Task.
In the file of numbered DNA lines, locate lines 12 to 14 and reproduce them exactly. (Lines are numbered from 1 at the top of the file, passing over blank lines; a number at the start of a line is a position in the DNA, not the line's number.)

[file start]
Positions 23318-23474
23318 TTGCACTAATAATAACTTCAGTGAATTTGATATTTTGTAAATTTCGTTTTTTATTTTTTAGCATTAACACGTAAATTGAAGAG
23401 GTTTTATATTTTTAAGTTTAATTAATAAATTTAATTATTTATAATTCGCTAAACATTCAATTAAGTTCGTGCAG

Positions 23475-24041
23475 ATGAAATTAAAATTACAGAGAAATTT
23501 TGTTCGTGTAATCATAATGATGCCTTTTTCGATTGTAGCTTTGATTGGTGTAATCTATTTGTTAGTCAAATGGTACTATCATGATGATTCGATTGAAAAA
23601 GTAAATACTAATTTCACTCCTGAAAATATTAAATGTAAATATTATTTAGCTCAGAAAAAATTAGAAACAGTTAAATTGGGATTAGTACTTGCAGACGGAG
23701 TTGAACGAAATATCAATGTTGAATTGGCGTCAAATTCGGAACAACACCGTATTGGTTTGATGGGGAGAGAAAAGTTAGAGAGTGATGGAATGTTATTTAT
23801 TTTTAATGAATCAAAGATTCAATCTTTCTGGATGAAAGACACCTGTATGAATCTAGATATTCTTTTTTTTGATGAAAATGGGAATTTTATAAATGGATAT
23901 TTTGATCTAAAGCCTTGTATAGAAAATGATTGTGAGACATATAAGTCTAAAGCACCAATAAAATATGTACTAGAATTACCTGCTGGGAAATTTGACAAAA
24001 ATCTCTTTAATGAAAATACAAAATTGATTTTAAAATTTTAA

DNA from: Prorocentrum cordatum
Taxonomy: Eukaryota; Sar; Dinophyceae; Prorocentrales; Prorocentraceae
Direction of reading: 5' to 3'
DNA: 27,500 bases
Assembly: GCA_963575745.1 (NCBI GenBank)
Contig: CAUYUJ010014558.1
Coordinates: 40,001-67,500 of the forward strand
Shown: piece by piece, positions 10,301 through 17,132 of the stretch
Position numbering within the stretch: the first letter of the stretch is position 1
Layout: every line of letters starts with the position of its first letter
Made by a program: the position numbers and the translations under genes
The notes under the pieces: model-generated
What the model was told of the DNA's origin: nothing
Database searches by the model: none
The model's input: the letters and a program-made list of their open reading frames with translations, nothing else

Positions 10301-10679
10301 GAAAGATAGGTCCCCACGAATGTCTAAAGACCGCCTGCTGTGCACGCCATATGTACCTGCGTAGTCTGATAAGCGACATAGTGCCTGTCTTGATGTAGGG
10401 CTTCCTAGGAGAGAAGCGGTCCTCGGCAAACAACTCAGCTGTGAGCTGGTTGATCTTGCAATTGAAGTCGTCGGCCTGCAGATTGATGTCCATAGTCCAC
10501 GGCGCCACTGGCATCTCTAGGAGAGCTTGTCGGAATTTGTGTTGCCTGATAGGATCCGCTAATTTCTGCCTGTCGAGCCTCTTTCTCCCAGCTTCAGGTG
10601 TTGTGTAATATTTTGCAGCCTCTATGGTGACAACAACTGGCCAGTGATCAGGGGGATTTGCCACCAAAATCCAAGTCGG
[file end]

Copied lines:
DNA from: Prorocentrum cordatum
Taxonomy: Eukaryota; Sar; Dinophyceae; Prorocentrales; Prorocentraceae
Direction of reading: 5' to 3'